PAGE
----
Step 3 Dealing with your priority debts

​Council tax

The amount of council tax you pay is based on:

  • the value of your home (homes are placed in a band – A to H in England and A to I in Wales);
  • the number of adults who live in your home and their status; and
  • the amount of Council Tax Reduction that you get from your local council.

Who pays what?

Only people over 18 can be made to pay the bill. If there is more than one person over 18 living in your home, the owner will normally have to pay the bill if they live in the home. Joint tenants and owners may have to pay, even
if their names are not on the bill, as long as the council sends them a ‘joint taxpayers notice’.

If you are either married, live with your partner, or live together in a same-sex civil partnership, both you and your partner will be responsible for paying the bill.

Sometimes the owner of a house will be responsible for the bill even if they don’t live there, for example, if the house is unoccupied, or in ‘multiple occupation’ such as bedsits. If you are not sure who is responsible for the bill, contact us for advice.

Can I reduce my bill?

You may get a reduction if someone living in the house has a disability. Apply to the council for this. Only some properties will qualify. Contact a local welfare rights agency or contact us for advice.

You will also get a discount in the following circumstances.

  • If you are the only adult in the house.
  • Or, if you share your house only with people who are not taken into account, such as:

     - a full-time student or student nurse;

     - an apprentice or someone on a youth-training scheme (only certain ones apply); or

     - someone with a mental disability who is getting certain disability benefits.

Tell the council if you think you may qualify for a discount. Check how this works with your local council.

You may be able to claim a rebate called ‘Second Adult Rebate’. Check how this works with your local council.

What happens if I don’t pay?

The council will usually tell you to pay your bill in 10 monthly instalments but they may accept weekly payments. You can ask the council to let you pay your bill in 12 monthly instalments. If you find that you can’t pay the full monthly instalment, don’t just stop paying!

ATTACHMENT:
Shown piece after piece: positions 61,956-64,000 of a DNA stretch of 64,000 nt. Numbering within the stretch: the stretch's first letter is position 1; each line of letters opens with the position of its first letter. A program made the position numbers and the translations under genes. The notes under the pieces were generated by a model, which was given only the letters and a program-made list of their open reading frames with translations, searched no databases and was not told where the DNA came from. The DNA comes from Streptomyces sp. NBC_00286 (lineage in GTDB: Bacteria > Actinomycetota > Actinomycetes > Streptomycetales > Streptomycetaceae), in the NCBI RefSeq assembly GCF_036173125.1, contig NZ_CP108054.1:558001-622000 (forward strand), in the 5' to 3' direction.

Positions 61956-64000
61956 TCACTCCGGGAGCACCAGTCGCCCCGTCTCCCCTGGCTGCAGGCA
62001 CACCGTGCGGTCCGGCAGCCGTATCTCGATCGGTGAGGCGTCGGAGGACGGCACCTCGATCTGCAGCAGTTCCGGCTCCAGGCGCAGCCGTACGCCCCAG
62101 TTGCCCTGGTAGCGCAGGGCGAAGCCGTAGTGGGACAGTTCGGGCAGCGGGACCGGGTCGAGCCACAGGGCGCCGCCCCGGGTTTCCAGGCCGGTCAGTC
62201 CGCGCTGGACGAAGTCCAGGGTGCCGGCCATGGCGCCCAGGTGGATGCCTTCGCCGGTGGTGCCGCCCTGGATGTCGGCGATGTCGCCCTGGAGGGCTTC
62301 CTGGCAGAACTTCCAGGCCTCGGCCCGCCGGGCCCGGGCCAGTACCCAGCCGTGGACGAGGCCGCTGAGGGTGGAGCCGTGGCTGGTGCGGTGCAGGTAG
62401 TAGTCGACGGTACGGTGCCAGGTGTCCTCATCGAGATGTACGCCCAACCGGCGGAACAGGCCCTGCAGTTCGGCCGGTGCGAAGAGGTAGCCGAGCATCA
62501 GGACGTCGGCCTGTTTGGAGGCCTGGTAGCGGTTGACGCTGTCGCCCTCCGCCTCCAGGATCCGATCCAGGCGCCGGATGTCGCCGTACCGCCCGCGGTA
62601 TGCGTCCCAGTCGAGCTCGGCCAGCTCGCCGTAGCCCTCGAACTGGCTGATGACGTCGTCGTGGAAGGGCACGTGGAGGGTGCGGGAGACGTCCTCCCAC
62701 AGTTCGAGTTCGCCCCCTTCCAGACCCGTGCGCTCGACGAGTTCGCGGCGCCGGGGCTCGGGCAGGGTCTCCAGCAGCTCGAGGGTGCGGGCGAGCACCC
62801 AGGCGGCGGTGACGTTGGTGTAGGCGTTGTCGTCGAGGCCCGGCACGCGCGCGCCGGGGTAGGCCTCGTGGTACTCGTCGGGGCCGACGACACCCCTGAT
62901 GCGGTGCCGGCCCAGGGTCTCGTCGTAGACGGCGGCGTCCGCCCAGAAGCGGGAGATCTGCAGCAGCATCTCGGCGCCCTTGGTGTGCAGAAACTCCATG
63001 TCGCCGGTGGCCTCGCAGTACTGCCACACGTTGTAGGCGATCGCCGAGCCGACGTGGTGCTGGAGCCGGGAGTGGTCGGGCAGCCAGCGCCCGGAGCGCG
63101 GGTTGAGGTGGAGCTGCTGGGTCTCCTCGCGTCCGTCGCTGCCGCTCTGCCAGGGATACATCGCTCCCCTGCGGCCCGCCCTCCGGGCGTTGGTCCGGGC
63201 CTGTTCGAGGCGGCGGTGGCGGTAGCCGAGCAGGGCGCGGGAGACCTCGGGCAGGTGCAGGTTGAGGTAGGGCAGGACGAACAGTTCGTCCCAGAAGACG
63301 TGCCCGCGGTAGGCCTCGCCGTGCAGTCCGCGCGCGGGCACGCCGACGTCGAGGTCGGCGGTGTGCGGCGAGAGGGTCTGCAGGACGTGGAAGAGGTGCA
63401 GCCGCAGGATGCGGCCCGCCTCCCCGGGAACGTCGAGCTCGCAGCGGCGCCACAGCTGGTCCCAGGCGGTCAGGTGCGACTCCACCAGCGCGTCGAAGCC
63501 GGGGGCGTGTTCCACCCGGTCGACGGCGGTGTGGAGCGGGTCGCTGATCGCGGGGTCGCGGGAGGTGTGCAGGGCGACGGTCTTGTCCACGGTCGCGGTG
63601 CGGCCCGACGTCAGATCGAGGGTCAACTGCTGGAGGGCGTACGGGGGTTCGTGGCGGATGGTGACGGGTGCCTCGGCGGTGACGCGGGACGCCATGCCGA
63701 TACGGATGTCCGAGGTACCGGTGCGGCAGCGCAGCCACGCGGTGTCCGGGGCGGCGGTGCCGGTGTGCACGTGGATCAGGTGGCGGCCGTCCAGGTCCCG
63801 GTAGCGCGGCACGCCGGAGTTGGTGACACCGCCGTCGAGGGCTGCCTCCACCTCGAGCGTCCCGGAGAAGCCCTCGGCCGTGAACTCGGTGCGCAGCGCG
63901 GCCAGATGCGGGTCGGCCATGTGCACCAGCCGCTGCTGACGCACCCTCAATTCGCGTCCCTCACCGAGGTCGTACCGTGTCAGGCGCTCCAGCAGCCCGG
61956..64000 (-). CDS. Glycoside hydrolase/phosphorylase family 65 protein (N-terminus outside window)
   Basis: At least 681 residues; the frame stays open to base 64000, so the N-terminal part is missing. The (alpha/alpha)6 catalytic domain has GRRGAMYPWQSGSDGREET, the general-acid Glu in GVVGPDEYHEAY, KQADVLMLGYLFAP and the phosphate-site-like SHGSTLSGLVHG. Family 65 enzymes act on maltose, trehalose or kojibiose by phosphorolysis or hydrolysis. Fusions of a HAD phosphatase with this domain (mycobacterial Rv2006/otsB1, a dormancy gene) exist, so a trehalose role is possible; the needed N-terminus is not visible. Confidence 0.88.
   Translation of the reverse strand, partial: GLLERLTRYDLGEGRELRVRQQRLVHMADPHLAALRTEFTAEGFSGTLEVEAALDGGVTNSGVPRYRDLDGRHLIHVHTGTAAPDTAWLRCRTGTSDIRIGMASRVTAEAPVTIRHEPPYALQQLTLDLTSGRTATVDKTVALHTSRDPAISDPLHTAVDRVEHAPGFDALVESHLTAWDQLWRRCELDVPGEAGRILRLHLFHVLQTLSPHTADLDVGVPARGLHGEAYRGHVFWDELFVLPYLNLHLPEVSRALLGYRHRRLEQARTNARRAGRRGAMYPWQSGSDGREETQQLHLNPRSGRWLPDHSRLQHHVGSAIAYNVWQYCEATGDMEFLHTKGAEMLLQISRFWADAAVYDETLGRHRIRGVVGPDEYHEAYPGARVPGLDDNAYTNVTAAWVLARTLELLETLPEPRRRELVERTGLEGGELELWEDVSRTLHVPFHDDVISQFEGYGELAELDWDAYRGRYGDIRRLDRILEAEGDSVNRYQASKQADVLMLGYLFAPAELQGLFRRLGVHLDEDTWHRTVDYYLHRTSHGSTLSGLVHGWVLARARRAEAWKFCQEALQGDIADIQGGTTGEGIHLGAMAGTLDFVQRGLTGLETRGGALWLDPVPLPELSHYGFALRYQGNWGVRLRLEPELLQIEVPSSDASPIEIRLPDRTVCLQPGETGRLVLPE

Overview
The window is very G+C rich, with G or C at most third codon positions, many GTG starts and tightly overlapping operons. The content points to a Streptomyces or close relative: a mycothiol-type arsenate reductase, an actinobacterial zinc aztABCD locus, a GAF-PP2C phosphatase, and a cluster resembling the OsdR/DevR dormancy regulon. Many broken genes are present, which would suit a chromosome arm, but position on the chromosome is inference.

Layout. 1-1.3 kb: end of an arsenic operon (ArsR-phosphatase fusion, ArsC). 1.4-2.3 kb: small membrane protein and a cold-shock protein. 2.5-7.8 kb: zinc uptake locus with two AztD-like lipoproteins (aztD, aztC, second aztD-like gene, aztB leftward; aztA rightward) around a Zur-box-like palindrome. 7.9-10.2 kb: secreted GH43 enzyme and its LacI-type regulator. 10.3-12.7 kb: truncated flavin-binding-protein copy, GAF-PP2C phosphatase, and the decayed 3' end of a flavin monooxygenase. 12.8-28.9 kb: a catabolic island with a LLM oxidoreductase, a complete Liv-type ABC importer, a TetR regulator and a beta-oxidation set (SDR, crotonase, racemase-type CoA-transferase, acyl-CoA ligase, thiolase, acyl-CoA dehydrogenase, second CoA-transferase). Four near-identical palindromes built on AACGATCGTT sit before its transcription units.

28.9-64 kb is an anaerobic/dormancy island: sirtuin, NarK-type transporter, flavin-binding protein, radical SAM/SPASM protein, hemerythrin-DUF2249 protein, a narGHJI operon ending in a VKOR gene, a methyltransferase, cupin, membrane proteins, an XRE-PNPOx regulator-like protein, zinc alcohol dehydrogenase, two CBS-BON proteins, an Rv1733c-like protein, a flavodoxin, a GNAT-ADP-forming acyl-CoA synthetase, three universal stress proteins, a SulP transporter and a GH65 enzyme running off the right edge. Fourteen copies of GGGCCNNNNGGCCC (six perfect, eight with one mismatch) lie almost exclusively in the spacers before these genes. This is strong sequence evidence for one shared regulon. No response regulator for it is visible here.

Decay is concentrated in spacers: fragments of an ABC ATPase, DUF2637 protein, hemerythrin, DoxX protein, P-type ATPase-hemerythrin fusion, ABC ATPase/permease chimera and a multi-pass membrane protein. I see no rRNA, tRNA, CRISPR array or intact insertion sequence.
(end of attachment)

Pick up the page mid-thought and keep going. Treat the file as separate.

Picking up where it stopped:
• If your circumstances have changed, you may now qualify for help with paying your council tax bill from your local council. Contact us for advice.
  • Keep paying what you can afford.
  • Contact the council and try to come to an arrangement. Use Your budget to help explain your situation.

If you don’t keep to any payment arrangement you make with the council, they may apply to the magistrates’ court to make a ‘liability order’ for the full amount they say you owe, plus court costs. The order will state that you are due to pay your council tax and have not done so.

Further action against you by the council

See our fact sheet:

Council tax recovery.

Once the council has got a liability order, there are a number of ways they can make you pay. Even if they have a liability order, it is not too late to try to make an arrangement to pay. Contact the council as soon as possible if you have not paid or come to a payment arrangement.

The council can take the following action to make you pay.

  • The council can order your employer to take a fixed amount from your wages to pay the council tax you owe. It is called an ‘attachment of earnings order’.
  • Bailiffs can visit your business premises or your home to try and remove goods.
  • If you claim certain benefits, you or the council can ask the Department for Work and Pensions (DWP) to take a set amount each week.
  • The council can apply to secure the debt on any property you own. This is called a charging order. You could lose the property if you do not pay the debt. They can only apply for a charging order if you owe more than £1,000.
  • The council can ask for an order to send you to prison if they think you have refused to pay, or had the money and neglected to pay. It is unlikely you will be sent to prison if you did not have enough money to pay.

Complaining

You may be able to complain to the Local Government and Social Care Ombudsman if the council have not behaved properly or not followed the proper procedure. You will need to complain to your local council first.